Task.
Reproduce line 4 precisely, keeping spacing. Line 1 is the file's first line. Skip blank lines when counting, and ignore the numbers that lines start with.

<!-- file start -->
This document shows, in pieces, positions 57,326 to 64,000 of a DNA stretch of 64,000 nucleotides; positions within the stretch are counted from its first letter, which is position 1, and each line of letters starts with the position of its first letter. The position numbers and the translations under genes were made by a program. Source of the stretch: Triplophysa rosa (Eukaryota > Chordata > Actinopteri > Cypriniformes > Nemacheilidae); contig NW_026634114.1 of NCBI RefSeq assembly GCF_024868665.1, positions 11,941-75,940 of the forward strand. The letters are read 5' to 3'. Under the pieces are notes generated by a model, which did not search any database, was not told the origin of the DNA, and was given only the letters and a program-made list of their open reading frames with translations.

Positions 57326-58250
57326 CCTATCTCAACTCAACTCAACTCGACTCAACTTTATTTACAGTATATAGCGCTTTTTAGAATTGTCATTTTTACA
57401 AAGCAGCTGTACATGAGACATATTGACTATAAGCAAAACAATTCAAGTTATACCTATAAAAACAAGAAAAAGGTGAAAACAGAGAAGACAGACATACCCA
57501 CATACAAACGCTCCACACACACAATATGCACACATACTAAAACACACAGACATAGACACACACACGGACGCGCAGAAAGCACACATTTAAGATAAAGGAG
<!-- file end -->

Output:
57401 AAGCAGCTGTACATGAGACATATTGACTATAAGCAAAACAATTCAAGTTATACCTATAAAAACAAGAAAAAGGTGAAAACAGAGAAGACAGACATACCCA